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How Nolberto Solano convinced Harrogate Town goalkeeper Mark Cook to move to Peru

From Harrogate to Peru… How Nobby Solano lured Mark Cook to a land of beaches, jungles and needles in unspeakable places!



22:00 GMT, 25 December 2012

Think of the more peculiar transfers in British football over the past 12 months, and Barnet signing Edgar Davids or Robert Earnshaw going on loan from Cardiff to Maccabi Tel Aviv might spring to mind.

But it’s fair to say the deal that saw Mark Cook, a goalkeeper with non-league Harrogate Town, join the biggest club in Peru takes some beating.

The link in this rather unlikely scenario is Nolberto Solano, the former Newcastle United midfielder, who until recently was manager of Club Universitario de Deportes, Peru’s most successful team and one that fills its 80,000-capacity Estadio Monumental for local derbies in Lima.

Tall order: Mark Cook is not certain he will stay in Peru

Tall order: Mark Cook is not certain he will stay in Peru

Solano knew Cook from his time as reserve-team keeper at Newcastle and a brief spell together at Hartlepool. Still, moving to South America was the last thing on Cook’s mind when he received a call while training at a gym in Newcastle in July.

'Nobby was in Peru,’ he recalls. ‘He was looking for a goalkeeper and wanted to know my situation. He said it was a hot country with nice beaches, nice weather and nice food. I thought, “that’ll do me!” ‘Obviously I was bit anxious about what Peru was going to be like — I knew absolutely nothing about Peruvian football — but I said yes straightaway even before I’d asked my girlfriend.

'Harrogate are a brilliant club but I wanted to be playing full-time football again.’ Within a month the 24-year-old Geordie had swapped the Blue Square Bet North for Peru’s Primera Division. However, even though Solano and his friends had taken care of the paperwork, they forgot to warn Cook about what to expect at the airport.

A far away land: Cook training with Nobby Solano in Peru

A far away land: Cook training with Nobby Solano in Peru

'Nobby’s very famous in Peru and knows everyone in Lima,’ says Cook, who played under Shay Given and Steve Harper at Newcastle. ‘So some guy tapped me on the shoulder and took me through passport control and customs. Visa stamped, straight through.

'But when I came out of the doors I was surrounded by about 40 reporters. I couldn’t see a thing because there were that many flashes.

'At Harrogate the most media attention I got was from the club’s website guy and one or two local papers.’

It was a similar story when Cook accompanied two of his new teammates to a signing session at a supermarket in Lima.

‘It was crazy. There were thousands of fans surrounding me and the other lads. I had to escorted back to the car by eight security guards which I found weird.’ North Shields-born Cook made his debut in front of 35,000 in a 1-0 defeat to Sport Huancayo at the beginning of September, the first of two Primera Division appearances for Universitario. The second, away to Cobresol, taught him what it was like to play at altitude.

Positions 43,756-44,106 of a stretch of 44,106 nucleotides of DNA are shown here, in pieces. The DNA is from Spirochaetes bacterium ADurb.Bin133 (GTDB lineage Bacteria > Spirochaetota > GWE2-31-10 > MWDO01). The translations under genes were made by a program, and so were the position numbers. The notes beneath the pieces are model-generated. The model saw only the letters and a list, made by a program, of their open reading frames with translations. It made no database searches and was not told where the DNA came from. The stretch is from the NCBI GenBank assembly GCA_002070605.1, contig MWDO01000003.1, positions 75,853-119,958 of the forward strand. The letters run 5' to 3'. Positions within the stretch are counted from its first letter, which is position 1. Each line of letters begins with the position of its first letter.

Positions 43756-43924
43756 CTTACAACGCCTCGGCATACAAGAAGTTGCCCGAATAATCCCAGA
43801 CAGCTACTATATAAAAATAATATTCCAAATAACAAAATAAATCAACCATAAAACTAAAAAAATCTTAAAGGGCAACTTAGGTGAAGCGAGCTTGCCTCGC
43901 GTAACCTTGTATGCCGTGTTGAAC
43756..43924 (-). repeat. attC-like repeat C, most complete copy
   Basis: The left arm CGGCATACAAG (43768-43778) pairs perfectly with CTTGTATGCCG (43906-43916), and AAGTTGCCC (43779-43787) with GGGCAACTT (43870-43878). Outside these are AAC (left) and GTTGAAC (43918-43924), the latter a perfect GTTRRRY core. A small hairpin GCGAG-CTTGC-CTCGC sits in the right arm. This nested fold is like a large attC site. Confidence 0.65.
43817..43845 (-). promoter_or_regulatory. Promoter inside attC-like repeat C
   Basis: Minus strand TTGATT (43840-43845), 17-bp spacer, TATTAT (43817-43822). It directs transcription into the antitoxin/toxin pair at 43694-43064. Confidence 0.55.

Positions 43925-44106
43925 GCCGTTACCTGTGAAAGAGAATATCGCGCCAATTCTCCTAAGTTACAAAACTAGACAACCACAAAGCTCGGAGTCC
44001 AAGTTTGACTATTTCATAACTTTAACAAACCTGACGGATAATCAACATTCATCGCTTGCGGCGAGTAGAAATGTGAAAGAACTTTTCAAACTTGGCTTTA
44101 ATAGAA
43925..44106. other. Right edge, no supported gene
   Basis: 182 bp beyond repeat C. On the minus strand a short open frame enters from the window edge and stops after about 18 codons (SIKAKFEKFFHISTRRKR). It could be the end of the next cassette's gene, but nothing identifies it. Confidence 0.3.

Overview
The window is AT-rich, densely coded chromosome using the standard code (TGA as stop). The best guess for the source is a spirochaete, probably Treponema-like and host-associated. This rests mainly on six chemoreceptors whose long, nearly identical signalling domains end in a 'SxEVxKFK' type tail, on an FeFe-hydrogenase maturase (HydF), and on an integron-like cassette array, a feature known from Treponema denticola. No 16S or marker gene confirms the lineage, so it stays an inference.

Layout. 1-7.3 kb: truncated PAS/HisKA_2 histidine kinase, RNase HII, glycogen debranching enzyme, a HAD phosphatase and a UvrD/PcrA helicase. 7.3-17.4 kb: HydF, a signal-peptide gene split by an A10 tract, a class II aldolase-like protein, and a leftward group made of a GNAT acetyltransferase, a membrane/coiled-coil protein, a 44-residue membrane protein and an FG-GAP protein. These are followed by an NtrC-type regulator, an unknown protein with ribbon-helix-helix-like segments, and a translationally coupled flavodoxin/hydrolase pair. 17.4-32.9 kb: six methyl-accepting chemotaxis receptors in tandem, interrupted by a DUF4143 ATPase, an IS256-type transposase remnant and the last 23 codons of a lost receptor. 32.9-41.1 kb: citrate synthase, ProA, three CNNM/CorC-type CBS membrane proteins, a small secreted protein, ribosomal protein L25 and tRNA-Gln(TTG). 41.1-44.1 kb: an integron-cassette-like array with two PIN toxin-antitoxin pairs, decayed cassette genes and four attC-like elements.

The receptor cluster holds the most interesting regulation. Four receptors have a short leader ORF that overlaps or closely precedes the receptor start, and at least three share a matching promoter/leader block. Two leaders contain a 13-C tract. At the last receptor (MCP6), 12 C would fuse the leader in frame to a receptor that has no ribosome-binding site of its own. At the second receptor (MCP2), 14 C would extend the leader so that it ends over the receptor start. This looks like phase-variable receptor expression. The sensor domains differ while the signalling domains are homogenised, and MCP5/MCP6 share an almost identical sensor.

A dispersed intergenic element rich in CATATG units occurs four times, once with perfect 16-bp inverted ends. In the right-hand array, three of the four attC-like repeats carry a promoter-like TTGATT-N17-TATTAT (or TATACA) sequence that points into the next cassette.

A new start: Cook shows off his Universitario shirt

A new start: Cook shows off his Universitario shirt

‘It’s hard to breathe and the ball moves around really quickly because the air’s thinner,’ says Cook. ‘If you play outside Lima it’s like going to a different country. One time we landed and had to drive three hours through desert, another it was through a jungle.



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The fans are the best I’ve seen and that’s saying something coming from Newcastle.
'Every game they sing for 90 minutes non-stop, jumping up and down behind the goal, setting off flares and banging their drums.

'Until then, the biggest crowd I’d played in front of was 4,000 for Newcastle reserves.’ Universitario finished the regular season in mid-table but faded after the Primera Division split into two separate leagues for the last 14 games.

'They make the rules up as they go along, to be honest with you,’ says Cook.

'I played about six or seven games altogether including friendlies but I only played twice for the first-team before injuring my finger which meant I couldn’t train for two or three weeks.

'As soon as you get any kind of injury they stick an injection in your bum to make you better. Every time. I don’t know what it was. If you were tired, they stuck a needle in your bum. To be fair, the next day you felt brilliant.’

It was after an exhibition game against fierce rivals Alianza Lima in Miami earlier this month that Solano told his players he might be leaving the club. Shortly after returning to Peru, he was gone.

Solano’s departure has cast doubt over Cook’s future at Universitario. He has flown home to the north-east for Christmas unsure whether he will go back for the new season which starts in February.

'I was massively shocked when Nobby went,’ says Cook. ‘He pulled them out of trouble because they were second bottom and struggling, and then all of a sudden it came out that he wasn’t going to be there any more. I’m not sure if he got sacked or he walked away.

'I still have year left on my contract but they’ve got a new manager in now so I need to speak with him and find out what their plans are for me.

'I’m just enjoying Christmas with my family and then we’ll see what happens.’ Cook and his girlfriend Sarah are already missing their 14th floor apartment in the upmarket area of Miraflores, just two minutes’ walk from the beach.

'I always wanted to be a footballer and I thought I would play in the Football League but nothing massive. It never crossed my mind I’d end up in a place like that in Peru.’